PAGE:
Langhorne Creek has traditionally relied on its artesian groundwater for irrigation, but when reserves were strained two decades ago, most growers switched to River Murray supplies. Now they are forced to switch again – but to what?
Nearby Lake Alexandrina is drying up and its salinity levels are sky-rocketing. “You could almost break a land speed record on it now!” quipped winemaker Ben Potts (Ben Potts Wines).
Proposals for a pipeline connected further up the Murray where salinity is low have been rejected as unsustainable. Perhaps more plausible is an 80km pipeline to bring recycled water from Adelaide. “But this would be very expensive and would require federal funding, so it’s unlikely to go ahead,” said deputy chair of the local water management committee, John Pargeter.
The region is faced with desalination plants as the most viable option, although these, too, are costly and power-hungry. Pargeter acknowledges that the best long-term solution will be a combination of initiatives, including storage of runoff from winter rains. The region has been a leader in the development of innovative means of storing rainwater.
Phil and Judy Cross are in the middle of construction of a large new dam at their Angas Plains winery, while Bec Willson is a little more resourceful at her Bremerton facility. “When our rainwater tanks fill up, we pump the overflow into empty tanks in the winery,” she said.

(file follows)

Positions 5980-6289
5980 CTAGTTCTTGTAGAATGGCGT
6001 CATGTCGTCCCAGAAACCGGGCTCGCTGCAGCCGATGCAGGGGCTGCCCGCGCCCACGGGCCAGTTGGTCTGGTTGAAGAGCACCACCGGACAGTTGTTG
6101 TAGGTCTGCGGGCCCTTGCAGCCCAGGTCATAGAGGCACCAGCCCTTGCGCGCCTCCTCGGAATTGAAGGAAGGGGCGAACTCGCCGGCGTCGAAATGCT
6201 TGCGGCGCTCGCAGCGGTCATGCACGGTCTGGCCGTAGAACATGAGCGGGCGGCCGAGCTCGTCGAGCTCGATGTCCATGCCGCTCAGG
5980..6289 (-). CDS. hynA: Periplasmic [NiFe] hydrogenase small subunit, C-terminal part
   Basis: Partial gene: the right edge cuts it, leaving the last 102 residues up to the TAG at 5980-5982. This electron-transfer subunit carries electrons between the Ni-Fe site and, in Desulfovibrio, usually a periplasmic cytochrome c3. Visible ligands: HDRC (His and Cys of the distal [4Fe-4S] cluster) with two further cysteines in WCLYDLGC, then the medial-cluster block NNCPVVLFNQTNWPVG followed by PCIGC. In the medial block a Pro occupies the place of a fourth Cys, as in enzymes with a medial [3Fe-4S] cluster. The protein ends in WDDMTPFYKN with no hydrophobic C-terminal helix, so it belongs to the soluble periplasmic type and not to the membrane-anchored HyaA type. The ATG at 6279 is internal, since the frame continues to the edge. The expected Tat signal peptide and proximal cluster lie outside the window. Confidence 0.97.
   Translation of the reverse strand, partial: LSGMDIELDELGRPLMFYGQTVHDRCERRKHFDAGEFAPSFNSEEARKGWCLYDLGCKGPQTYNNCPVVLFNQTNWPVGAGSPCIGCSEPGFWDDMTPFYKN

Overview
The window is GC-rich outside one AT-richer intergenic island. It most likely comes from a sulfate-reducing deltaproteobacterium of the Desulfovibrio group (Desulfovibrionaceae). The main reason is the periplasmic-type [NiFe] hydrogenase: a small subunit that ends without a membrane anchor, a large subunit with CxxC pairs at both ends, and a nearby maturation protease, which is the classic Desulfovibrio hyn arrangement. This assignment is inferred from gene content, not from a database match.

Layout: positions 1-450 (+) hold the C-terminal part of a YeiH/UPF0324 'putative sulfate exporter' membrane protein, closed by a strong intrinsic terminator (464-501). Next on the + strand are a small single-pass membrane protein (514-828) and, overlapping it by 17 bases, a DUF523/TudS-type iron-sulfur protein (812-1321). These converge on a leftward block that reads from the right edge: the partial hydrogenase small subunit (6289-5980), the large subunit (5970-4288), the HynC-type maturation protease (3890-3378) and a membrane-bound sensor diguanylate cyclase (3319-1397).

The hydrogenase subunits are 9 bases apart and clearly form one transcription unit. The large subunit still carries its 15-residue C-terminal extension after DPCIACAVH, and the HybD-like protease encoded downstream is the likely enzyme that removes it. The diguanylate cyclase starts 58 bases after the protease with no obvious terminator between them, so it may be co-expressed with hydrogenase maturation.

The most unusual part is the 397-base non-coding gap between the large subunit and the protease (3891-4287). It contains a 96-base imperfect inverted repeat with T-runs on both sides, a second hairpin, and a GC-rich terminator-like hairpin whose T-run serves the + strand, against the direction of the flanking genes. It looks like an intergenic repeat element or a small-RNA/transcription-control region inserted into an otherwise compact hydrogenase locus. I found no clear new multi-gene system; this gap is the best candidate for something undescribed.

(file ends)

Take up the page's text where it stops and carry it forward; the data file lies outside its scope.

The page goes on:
For two decades, Langhorne Creek growers have been topping up the artesian water basin for long-term water storage. During winter rains last year, more overflow was syphoned underground than in any year since 1992.
Langhorne Creek has been recognised as a test case for the entire Murray River system, which has historically supplied water to many Australian winegrowing regions from Queensland, through New South Wales and Victoria and across South Australia.
“Up the Murray everyone is looking for the big solution that a politician can cut the ribbon on but ignoring the little things that can be done to make a difference,” said Pargeter. “I wish we could say that there is a magic bullet of a sustainable and permanent water supply, but it doesn’t exist.”
The need to quickly establish long-term solutions is becoming increasingly apparent as the La Niña weather pattern fails to deliver the rainfall hoped for. “It is closing out without breaking the drought,” said winemaker Dan Buckle, whose water supply has almost run dry at his Mt Langi Ghiran winery in Victoria’s Grampians region. Like many Australian growers, he is drawing up plans to install a desalination plant.
This is a big expense, and it comes at a challenging time for Australia. After a small 2007 vintage, Australian exports are down in its biggest markets of Britain and the US, dropping 8.5 percent overall. But growers remain optimistic, buoyed by 2008 harvest predictions announced this week which exceed all expectations – up by 19 percent on 2007.
Australian Bureau of Agricultural and Resource Economics executive director Phillip Glyde explains this figure in terms of greater than expected resilience of vines in drought-affected regions and water purchased by growers.
This “bastard” of a year has ultimately proven to be but a small knock for an industry accustomed to working a harsh land down under.